Norway aims to upset the apple cart of Russia’s plans for education centre at Svalbard

By Thomas Nilsen, The Independent Barents Observer - June 3, 2024
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Comrade Lenin has a great panorama view over the main street in Pyramiden with the Nordenskióld glacier in the background. The Soviet-style mining town was abandoned in the late 1990ties. Photo: Thomas Nilsen

Norway’s UNIS – The University centre in Svalbard – shall be the only to offer higher education, the Government’s Report to the Parliament makes clear.

“Svalbard is an important part of Norway. At a time of major changes, the governance of Svalbard must continue to be predictable and maintain a steady course. We want to strengthen national control and support Norway’s presence in the archipelago,” says Norway’s Minister of Justice and Public Security, Emilie Enger Mehl as she in Longyearbyen on Friday presented the Government’s new Report to the Storting (Parliament).

It was last summer Russia announced plans to build a science complex for international partners at the Norwegian archipelago. As a signatory to the 1920 Svalbard Treaty, Moscow has the right to engage in exploitation of natural resources.

The coal mining town of Barentsburg with about 300 inhabitants also facilitating for tourism and Arctic research.

Partners from Moscow’s so-called ‘friendly nations’ will be invited to join the new science centre to be built in the ghost-town of Pyramiden. In April 2024, the Barents Observer could report about how Russia expended the plans to not only focus on Arctic natural science, but also outlined options for practical studies for students in summer and winter.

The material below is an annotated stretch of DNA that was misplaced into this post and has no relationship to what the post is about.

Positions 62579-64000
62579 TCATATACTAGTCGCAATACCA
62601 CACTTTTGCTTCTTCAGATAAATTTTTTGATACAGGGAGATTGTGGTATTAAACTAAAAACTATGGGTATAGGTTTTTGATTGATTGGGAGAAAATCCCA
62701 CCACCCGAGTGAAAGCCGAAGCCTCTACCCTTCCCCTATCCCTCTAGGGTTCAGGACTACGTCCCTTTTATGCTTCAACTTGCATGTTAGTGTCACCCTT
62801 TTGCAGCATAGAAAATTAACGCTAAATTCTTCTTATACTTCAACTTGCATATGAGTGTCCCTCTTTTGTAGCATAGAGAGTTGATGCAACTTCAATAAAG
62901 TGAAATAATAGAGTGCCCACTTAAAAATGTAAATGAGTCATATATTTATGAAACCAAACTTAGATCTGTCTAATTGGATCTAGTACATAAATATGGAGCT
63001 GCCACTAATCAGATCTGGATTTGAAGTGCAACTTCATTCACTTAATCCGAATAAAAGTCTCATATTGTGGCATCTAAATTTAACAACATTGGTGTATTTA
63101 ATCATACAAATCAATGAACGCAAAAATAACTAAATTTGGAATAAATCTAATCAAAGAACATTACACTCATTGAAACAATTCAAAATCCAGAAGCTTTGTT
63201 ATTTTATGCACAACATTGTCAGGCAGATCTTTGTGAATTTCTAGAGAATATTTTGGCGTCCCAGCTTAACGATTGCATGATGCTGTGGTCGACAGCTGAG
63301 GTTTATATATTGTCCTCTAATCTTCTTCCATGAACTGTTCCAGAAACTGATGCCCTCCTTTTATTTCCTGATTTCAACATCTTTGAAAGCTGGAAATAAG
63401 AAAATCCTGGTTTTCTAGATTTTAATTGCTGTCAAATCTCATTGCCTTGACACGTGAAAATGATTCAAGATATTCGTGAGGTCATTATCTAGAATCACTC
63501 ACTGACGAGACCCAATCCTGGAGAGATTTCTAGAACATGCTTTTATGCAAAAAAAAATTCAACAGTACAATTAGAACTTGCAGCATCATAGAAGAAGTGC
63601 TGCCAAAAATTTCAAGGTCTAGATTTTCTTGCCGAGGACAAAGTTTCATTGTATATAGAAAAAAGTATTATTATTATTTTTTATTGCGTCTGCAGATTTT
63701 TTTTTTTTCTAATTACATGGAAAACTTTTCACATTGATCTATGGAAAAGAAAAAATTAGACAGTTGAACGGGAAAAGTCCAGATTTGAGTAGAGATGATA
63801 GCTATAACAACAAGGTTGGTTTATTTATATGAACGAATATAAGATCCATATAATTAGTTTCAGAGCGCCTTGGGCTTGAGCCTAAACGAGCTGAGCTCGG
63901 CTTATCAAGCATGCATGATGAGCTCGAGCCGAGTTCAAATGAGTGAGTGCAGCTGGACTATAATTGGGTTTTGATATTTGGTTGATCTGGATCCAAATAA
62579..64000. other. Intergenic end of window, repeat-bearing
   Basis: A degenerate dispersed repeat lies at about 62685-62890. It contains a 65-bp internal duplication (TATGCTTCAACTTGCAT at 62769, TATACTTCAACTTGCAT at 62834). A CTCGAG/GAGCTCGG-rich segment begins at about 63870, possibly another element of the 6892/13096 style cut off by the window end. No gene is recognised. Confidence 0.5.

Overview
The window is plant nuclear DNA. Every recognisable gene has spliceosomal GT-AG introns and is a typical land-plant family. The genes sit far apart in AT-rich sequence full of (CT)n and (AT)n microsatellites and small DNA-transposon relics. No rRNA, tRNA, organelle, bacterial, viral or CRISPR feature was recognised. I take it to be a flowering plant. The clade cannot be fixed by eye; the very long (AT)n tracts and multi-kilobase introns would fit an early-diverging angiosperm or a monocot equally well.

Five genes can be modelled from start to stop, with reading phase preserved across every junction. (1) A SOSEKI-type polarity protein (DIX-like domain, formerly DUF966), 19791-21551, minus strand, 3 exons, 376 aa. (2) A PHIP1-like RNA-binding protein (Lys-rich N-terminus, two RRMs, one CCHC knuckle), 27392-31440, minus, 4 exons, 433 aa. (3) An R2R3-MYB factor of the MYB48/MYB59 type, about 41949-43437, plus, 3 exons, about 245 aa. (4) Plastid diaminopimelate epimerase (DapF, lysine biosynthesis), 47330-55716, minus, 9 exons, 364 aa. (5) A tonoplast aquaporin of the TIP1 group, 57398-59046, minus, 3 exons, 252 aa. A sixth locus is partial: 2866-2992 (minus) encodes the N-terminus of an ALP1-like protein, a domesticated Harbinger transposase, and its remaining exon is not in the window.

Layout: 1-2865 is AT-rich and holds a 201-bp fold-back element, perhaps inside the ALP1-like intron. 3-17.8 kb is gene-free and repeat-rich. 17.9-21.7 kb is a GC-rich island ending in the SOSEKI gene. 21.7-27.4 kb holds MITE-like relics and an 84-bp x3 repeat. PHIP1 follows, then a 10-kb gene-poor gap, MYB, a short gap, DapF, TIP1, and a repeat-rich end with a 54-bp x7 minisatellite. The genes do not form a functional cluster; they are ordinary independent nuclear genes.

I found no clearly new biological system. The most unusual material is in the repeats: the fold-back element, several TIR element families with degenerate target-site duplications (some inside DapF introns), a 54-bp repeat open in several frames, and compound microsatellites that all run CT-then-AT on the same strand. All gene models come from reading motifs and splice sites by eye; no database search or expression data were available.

Much like what Norway’s UNIS centre in Longyearbyen is doing today.

Russia’s plans also expands the research directions beyond natural science by including studies like ethnographic-humanities, cultural-historical, paleography and medical biology.

“There is a need for clear and strong Norwegian research management on Svalbard,” the Government’s report to the Parliament states.

“…. the Government sees a need for further measures,” the report continues and says it therefore will “establish a separate Svalbard science office (Svalbard Science Office).”

Resources from the Norwegian Polar Institute and the Research Council of Norway will be earmarked and the Government underlines its all about having “a clearer Norwegian research management and to get an even better overview of the development of research in Svalbard.”

“The Svalbard Science Office shall follow up the research strategy for Svalbard, be a Norwegian point of contact for the research community that has, or wishes to conduct research in Svalbard, and they shall prepare an annual report on all research activity in Svalbard,” the Government says in a separate press-release.

Norway wants another direction than Moscow for research- and science education at Svalbard. Photo: Thomas Nilsen

Russia’s plan to facilitate for students puts a special emphasis on partnership with universities and research institutions from the BRICS+ and what Moscow brands as ‘friendly countries.”

Citizens of every signature country to the Svalbard Treaty can enter the archipelago without holding a Norwegian Schengen-visa. Among others, that includes researchers and students from China, North Korea, Venezuela and Saudi-Arabia.

Murmansk Marine Biological Institute (MMBI) plays a key role in Russia’s planned science centre which in addition to Pyramiden is planned to have activities in Barentsburg, Coles Bay and Grumant, all Soviet-run mining locations. MMBI is a partner to China’s Polar Institute.

The new Sino-Russian alliance appearing at Svalbard marks a shift for Russia’s Arctic science.

“In 2022, cooperation with unfriendly countries stopped, although before that it was actively developing. Now the vector has turned to the East, we are developing cooperation with our Chinese colleagues,” said Denis Moiseev, Deputy Director for science with the Murmansk Marine Biological Institute, interviewed by Komsomolskaya Pravda.

“Last year we signed an agreement with the Polar Research Institute of China to work in the Arctic, including Svalbard. We are discussing the participation of Chinese scientists in our expeditions, and ours in theirs. Also, the government commission on Spitsbergen [Russian name for Svalbard] approved the creation of the BRICS scientific center on the archipelago,” Moiseev said.


Located in Kirkenes, Norway, just a few kilometres from the borders to Russia and Finland, the Barents Observer is dedicated to cross-border journalism in Scandinavia, Russia and the wider Arctic.

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